anthony fennell Professor jacqueline mcglade strathmore university business colombia inter american court of human pakistan university college jacqueline mcglade Jackie peel kenya supreme court australia India London government university of melbourne lewis brazil peru philippines
"anthony fennell" Discussed on Future Tense

Future Tense

08:48 min | 3 years ago

"anthony fennell" Discussed on Future Tense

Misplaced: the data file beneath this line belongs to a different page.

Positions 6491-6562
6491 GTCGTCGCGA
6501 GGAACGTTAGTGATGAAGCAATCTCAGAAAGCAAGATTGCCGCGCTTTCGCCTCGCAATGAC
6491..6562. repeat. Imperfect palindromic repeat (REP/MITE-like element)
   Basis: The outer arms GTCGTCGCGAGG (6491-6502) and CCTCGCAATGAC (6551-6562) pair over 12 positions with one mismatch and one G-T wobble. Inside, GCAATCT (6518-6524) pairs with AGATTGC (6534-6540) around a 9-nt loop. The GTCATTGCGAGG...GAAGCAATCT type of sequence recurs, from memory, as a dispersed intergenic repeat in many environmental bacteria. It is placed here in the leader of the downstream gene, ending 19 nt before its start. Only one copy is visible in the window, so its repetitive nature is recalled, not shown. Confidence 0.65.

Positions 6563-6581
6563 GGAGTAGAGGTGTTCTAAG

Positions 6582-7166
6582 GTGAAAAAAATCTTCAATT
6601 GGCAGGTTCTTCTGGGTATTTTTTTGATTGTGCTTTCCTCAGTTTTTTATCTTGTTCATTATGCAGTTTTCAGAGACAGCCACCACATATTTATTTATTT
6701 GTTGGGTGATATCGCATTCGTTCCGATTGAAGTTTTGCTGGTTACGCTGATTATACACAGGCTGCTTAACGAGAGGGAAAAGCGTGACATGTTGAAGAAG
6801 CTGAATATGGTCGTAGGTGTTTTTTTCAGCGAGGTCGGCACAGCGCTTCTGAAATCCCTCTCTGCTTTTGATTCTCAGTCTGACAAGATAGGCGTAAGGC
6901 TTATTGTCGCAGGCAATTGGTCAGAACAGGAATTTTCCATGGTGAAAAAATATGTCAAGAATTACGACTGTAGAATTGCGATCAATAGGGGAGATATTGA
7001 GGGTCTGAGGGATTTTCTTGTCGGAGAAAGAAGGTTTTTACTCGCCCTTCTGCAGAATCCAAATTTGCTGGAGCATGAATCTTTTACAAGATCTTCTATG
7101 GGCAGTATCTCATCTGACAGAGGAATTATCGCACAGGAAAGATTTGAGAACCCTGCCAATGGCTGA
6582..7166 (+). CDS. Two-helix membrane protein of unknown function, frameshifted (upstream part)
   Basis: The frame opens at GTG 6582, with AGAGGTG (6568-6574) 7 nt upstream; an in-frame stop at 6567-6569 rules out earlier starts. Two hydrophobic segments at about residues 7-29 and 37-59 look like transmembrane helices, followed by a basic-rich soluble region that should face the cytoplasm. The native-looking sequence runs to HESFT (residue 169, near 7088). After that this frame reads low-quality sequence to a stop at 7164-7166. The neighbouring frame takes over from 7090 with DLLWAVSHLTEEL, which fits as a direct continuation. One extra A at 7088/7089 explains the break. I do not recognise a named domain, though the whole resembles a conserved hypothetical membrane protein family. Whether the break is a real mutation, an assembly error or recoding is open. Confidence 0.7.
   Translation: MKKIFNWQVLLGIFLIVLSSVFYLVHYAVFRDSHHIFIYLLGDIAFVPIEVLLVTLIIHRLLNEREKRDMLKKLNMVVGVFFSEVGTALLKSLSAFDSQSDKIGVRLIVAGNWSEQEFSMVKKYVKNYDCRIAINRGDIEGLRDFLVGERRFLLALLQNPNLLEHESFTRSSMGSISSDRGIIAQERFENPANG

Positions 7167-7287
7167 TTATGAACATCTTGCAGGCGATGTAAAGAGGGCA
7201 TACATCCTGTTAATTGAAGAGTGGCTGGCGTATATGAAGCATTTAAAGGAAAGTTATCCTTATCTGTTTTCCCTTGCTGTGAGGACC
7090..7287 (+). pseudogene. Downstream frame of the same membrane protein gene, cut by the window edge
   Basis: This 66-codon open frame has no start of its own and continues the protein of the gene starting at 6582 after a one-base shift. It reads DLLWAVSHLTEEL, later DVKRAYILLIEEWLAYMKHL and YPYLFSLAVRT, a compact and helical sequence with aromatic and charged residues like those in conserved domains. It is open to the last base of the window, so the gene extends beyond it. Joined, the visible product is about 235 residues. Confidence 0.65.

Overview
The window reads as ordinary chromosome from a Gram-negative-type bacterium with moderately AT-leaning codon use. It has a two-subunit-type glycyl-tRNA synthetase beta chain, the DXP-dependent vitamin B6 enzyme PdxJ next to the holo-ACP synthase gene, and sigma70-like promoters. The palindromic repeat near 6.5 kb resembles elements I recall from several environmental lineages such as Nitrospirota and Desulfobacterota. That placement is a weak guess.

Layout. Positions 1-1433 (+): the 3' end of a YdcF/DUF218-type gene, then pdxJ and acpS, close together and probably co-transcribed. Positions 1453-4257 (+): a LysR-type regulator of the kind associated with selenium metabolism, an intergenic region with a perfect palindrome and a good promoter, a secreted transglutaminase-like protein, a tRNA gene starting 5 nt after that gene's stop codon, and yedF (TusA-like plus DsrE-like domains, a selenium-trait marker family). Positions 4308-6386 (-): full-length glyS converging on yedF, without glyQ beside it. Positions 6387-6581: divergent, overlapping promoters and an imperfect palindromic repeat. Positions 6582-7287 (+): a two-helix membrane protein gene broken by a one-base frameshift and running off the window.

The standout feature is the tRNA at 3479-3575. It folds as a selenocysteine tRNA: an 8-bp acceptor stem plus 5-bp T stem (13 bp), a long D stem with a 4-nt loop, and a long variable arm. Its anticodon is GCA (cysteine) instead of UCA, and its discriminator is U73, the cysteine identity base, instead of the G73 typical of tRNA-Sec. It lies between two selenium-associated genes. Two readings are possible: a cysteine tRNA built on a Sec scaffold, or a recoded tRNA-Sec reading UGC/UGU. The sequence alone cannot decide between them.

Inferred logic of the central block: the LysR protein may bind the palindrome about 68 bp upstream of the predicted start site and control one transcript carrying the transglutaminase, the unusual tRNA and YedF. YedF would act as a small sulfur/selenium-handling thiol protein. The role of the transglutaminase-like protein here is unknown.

"Fennell. Along highway Niro, the fine comics, it's first test propeller-driven to mobile, also flies or if you Prevert it the other way play in the doubles as a car top land speed one hundred fifteen. It's the great unrealized, drink engineers and technologists have been working on the flying costs instantly s- the non teen thirties. Slightest ration- is the autonomous Ed seat. Lubar is investing money in developing one so is Airbus. And so is the American aircraft giant Boeing Boeing's prototype. Had a test flight in Virginia. Just a few weeks ago. Flawed is probably stretching to beat it. Basically just lifted several meters off the ground and then landed it looks like a cross between a small airplane drone with five roses, an uncon- person might suggest the company is trying to reinvent the helicopter but Boeing c o. Dennis Muilenburg has certainly been talking up its potential. He he's at the recent World Economic Forum in Davos, the time of innovation is incredible right now. And it's it's great way for us to draw talent for the future. Engineer at Boeing your entire career. So you lived in breathed this. And you think a lot about the future? You think that sell flying cars will be here sooner than we missed. We see that whole front of what I call urban mobility, transforming right before our very eyes. We're building prototype vehicles. Today. We spent to be flying those vehicles within the coming year. We're also working with. Yeah. We'll be flying prototype vehicles. Absolutely. And we're working with the thirties. Like, the FAA is well on the regulatory framework just really important when you think about these dense urban environments where think about a future where you'll have three dimensional highways to relieve traffic congestion and help people operate more efficiently. Not only do we need new vehicles. But we need an ecosystem that will allow that to happen safely and reliably. So we're working on both the ecosystem the regulatory framework and the new vehicles all of that is happening now, and I would expect within the next five years. We'll see initial operational capability being field. How successful will the craft bay in helping to build the sold of three dimensional transport ecosystem that Dennis Muilenburg just mentioned professor colorady is an urban theorist and the director of the sensible city laboratory at MIT he's skeptic. Let me say I don't get me wrong. But I think we need to make a big difference between cities densely populated areas on one side. And then on the other side, you know, if you're talking about the countryside places, we better leader infrastructure in. I think the draws flying cars, and, you know, you type of flying vehicles would certainly have the role to play, you know, outside of cities or think about as a very interesting projects right now going on Africa does not much infrastucture existed influence, scientists can connect places I'll be very difficult to connect. But in cities, I don't really see that much and reason you give simple. Simple reason that's physics just to keep some weight up in the air the way, those you're away to my weight, then you need the energy in you need to generated although movement on whereas in generates of noise in this reason, why when you have just a few helicopters in city, everybody stares at the sky because of the disturbance they generate now magin if if instead of having three five ten helicopters, the same time, you had ten thousand hundred thousand so I don't think that is feasible in terms of k he densely populated areas. But I don't see it. You know, I think it's all about the Jetsons all dream of humanity. But I don't really see how this can happen in this think about in a city, that's just Manhattan in little on this side. You know, sometimes some of them will have an accident, and you know, all helicopter landing was banned in the central Manhattan after big accident happens if you decades ago, so tousands of these machines flying nice would be. Embarrass in streets. Why then do we have reputable VA shin firms like Boeing and Airbus talking up this this idea of flying old minded vehicles as a way specifically of addressing our congestion problems in cities. What know? Want to sell their machines detention market there. But I see this market outside of cities gain. You think you're seeing all the new technologies innovation that can help suburban transportation. I don't really see too much in cities. But you know, we'll see a few decades who was right in one sense. This is a little bit. Like the discussion around driverless cars isn't an automated cars we've been promised those for a long time as a way of changing out CDs, but we don't seem any closer to fleets of automatic cows. We've now major metropolitan areas to we hear of disagree with you. Because first of all self driving cars something very recent flying cars, we've been seen flying cars in nineteen thirties movie such as metropolis by free slang. We seen them in the jets on we it for like a hundred years in popular imagination and it never happened. Now in terms of self driving cars that she as latest two thousand five people could not imagine Getty of self driving car in cities. So something has been developed over the past. And fifteen years such the beginning was a famous DARPA competition in the early two thousand in the United States actually DARPA funded day it contests between universities to develop something close to a cell driving system for for the and any ten or fifteen years developing has been amazing and already today if you go to Phoenix sweets rubber taxes over eighty by one of Google's sister companies, and you can just call your up and go through the city. So I think it's actually very different story in I would say is closely. -ality autonomy is not just the black or white many degrees of Ptolemies usually people in research talk about level one two five in order to describe five being the most Thomas equal. You can think about vehicle that does everything can manage every situation you can sleep in the end of equal take you to your donation, but not yet at level five, but we are getting close in people. Some people think is going to be in three years in five. Or in ten years, but you know suit on we wear quite close today. Now think about the human driver, you know, if you are in the United States in the middle of the winter was a snowstorm sometimes we stop thinking about Singapore when it rains very heavily of cars stops, just because human drivers don't see anything anymore kindle cope with environment in the same thing happen to Thomas car. So today, for instance, rain and snow are some of the issues that not fully solved with autonomy. And then we'll get bedroom over time. But you know, they're the same issues that face a human driver is very important to have discussion that needs to experiment to try things. And then we can respond to some of those experiments. That's we cannot let our CD's evolve. You something seem to natural flew flew the official world how we can try new things in our cities decide which way to go. Now, what it was saying recently that you know, decades ago when you think about the digital revolution. I time it was spite easy because he Navision was happening say into lab Univation was. Happening physical space. So you could actually test you programs connections. You protest the internet in a white. It didn't interfere with everyday life today. It's in your world is nothing. More internet is internet of things. So internet has entered our cities our factories our homes is so what he wants to do experimentation. There clearly need to interface with citizens with equal. If you put self driving cars into the city, the fact that this is going to affect all of us. And so I think we need to find new ways of stand boxing really trying things and have also excited. People citizens who are happy to departed this and help shape tomorrow cities, professor Carlo Ratti from MIT the Massachusetts Institute of technology. We also heard today from Nick Newman at the Reuters institute for the study of journalism at Oxford University. And I've Sohrab the CEO and co founder of podcast and Olympics firm charitable, my co producer here at future tents is. Benefits. I'm Anthony Fennell. You've been listening to an ABC podcast. Discover more great ABC podcasts. Live radio and exclusives. On the ABC. Listen up.